All Blacks great Andrew Mehrtens has backed fellow New Zealander Dave Rennie as the best man for the Wallabies head coaching job after it was announced Rennie would lead the Wallabies to the 2023 Rugby World Cup in France.
Rennie was revealed as the new coach on Wednesday following Michael Cheika's exit from the post after the Wallabies were dumped from the World Cup in the quarterfinals with critics quick to predict more doom and gloom after the announcement, but speaking to ESPN at the announcement of a new independent rugby academy in Sydney, Mehrtens believes the Australian public need to get behind Rennie and see what he can do for rugby in Australia.
"I think if they [Australian public] give him a chance and look hard at what he's going to do they'll know that he'll work tirelessly for Australian rugby and for the Wallabies, and I think he'll do his absolute upmost," the former All Blacks fly-half said.
"He's a very meticulous guy, he's well versed in bringing disparate groups together and players together and molding them into a team, which is the most important thing. He did it with the Chiefs, he's coached a lot alongside Wayne Smith who's my personal favourite coach in history, he's obviously a fantastic coach, very experienced and I think you'll see a guy rolling up his sleeves and getting on with it, he won't be willing to make too much of a noise."
Set to begin with the Wallabies mid-2020 after the end of his contract with Glasgow Warriors, Rennie has said he expects instant results and will take "no excuses" for poor performances despite a post-World Cup exodus that has seen Samu Kerevi, Bernard Foley, Will Genia, Nick Phipps, Adam Coleman, Rory Arnold and Sekope Kepu leave the country.
Vocal Rugby Australia critic Alan Jones questioned why Rennie was signed to such a lengthy contract despite no international head coaching experience, however Mehrtens believes with the four-year cycle of international rugby, RA had no choice but to sign him to the next World Cup.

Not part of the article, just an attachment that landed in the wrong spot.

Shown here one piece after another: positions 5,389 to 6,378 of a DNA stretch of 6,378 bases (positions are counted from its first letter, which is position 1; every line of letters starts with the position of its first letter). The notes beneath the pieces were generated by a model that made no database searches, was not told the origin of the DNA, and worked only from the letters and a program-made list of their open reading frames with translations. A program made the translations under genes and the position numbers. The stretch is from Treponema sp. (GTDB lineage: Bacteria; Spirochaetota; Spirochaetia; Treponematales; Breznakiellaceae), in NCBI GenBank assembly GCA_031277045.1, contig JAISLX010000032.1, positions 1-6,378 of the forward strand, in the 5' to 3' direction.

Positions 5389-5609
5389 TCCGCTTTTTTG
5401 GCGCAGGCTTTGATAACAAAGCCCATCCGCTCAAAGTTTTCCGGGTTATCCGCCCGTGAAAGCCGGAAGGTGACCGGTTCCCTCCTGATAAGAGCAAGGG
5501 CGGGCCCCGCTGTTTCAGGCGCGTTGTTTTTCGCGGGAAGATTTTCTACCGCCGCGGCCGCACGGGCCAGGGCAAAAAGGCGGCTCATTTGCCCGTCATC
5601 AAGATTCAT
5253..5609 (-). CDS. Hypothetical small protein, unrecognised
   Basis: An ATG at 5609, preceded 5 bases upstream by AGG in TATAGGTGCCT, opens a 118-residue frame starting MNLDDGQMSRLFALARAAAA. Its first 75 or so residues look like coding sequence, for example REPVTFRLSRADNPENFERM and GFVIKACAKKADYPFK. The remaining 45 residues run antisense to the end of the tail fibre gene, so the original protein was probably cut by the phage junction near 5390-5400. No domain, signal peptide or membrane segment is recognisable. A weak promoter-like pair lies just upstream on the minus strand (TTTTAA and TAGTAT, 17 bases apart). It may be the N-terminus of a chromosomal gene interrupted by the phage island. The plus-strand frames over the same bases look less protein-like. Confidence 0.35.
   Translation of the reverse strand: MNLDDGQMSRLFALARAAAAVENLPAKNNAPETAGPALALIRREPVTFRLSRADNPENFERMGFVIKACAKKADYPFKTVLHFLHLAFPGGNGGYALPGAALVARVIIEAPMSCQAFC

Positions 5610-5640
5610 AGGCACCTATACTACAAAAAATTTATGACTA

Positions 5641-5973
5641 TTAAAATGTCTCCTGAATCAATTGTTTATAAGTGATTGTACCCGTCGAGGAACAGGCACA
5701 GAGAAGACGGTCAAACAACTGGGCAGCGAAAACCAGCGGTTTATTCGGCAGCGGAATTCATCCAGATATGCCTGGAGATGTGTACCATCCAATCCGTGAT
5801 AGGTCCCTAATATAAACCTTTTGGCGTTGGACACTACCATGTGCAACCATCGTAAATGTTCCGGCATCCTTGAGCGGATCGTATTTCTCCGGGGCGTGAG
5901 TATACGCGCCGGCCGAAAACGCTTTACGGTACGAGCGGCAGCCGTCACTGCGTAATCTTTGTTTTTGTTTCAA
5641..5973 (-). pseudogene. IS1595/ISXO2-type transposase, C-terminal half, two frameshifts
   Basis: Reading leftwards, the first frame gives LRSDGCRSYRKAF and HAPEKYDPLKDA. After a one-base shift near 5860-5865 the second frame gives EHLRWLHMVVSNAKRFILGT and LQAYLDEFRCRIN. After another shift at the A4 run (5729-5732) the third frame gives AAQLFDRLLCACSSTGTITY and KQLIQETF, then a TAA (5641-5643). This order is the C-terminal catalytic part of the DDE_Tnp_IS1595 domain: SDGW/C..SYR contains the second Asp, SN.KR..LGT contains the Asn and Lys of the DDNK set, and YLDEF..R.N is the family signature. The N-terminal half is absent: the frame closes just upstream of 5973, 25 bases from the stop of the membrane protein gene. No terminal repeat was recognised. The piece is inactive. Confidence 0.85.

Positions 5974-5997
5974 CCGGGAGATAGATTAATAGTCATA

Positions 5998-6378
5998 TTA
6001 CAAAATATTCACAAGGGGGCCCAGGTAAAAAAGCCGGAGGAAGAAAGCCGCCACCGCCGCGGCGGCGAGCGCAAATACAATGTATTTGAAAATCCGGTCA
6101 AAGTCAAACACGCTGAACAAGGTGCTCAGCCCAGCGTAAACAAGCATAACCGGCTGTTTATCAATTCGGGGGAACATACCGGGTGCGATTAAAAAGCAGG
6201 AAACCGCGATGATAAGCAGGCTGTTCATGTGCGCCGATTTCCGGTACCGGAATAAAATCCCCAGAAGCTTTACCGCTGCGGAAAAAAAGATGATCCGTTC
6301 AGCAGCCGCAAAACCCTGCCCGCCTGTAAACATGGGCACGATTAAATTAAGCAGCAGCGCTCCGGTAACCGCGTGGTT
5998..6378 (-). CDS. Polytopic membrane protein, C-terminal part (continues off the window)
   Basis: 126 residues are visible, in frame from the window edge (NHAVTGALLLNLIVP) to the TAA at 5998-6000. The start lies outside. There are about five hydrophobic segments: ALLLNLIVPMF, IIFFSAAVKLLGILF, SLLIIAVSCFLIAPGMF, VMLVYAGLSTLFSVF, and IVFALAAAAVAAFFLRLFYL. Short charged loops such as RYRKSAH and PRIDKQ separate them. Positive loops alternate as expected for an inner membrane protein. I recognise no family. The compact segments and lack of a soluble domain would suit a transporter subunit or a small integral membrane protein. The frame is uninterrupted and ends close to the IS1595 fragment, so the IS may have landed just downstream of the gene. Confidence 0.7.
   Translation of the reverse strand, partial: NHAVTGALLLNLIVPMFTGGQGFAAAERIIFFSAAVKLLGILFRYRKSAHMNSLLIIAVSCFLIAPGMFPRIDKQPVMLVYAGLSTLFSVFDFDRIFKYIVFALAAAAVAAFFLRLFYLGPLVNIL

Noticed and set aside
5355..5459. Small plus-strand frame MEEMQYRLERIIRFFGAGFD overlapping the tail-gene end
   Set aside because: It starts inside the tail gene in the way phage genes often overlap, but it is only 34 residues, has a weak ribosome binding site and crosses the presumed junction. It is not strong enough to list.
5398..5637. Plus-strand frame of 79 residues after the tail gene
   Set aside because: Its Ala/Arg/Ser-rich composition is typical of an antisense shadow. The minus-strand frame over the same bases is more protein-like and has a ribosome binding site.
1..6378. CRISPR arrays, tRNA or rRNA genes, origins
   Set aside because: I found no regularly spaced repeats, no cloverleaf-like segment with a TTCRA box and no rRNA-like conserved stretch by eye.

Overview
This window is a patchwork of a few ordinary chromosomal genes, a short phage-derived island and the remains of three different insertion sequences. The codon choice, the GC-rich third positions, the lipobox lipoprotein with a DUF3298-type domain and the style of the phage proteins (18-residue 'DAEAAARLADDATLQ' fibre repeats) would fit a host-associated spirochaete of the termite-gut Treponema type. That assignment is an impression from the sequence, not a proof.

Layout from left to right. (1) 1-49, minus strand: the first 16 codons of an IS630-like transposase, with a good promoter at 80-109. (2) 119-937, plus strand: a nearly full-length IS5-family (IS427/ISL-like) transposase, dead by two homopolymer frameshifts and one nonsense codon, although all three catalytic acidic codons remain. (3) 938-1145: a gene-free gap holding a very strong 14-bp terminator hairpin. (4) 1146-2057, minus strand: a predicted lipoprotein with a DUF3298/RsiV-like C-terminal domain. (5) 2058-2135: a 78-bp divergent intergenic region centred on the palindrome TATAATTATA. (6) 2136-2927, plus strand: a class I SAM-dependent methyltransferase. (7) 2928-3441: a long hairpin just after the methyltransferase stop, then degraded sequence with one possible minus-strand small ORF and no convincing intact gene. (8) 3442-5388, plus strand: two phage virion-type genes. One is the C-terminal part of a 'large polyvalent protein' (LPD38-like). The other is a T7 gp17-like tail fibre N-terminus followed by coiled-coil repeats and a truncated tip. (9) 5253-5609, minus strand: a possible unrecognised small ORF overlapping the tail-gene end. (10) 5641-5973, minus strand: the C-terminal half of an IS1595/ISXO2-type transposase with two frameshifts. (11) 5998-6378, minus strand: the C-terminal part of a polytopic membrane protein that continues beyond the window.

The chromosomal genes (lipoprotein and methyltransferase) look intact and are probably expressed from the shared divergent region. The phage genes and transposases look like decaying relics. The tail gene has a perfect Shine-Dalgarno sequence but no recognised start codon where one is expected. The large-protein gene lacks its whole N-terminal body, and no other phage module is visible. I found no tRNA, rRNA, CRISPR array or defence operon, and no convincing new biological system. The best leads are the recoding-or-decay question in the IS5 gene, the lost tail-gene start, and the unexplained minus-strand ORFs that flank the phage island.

"It's hard to get the quality coaches without doing that [long contracts], the rugby world revolves around that World Cup cycle of four years now, so realistically if you want to get the best that's what you have to do.
"He'll need some time to impose his own sort of culture, I'm sure there's a lot of good stuff he'll look at the Michael Cheika has brought to Wallabies rugby and I'm sure he'll want to build on that, he's not going to throw the baby out with the bath water sort of thing. But it does take some time for a new coach and a new regime to implement what they want to do."
Alongside a who's who of former Wallabies greats, Mehrtens was on hand to launch the International Rugby Academy of Australia (IRAA), a spinoff of the highly successful program launched in New Zealand 20 years ago -- a program that Rennie himself graduated -- by former All Blacks captain Murray Mexted.
The first courses will begin in January with elite young players and coaches coming to Sydney where they will get one-on-one access to the likes of John Eales, Nick Farr-Jones, George Gregan, Matt Burke, Phil Kearns and several other former World Cup winning Wallabies with the aim of reviving Australian rugby.
"For whatever reasons there's kind of a fractious environment obviously in Australian rugby at the moment with a lot of different vested interests that don't always see eye-to-eye and who don't always get on the same page about the sport, so to have a vehicle that might be able to bring those people together a bit more is really exciting," Mehrtens told ESPN.
"When you can look out in to a room and you can get all the different stake holders in the game at various levels in Australia looking at something that's not threatening for any of them and it's an opportunity for them all to get on board and be part of the growth of the game I think is really good. Hopefully it's going to be helpful as some sort of unifying force in Australian rugby as well."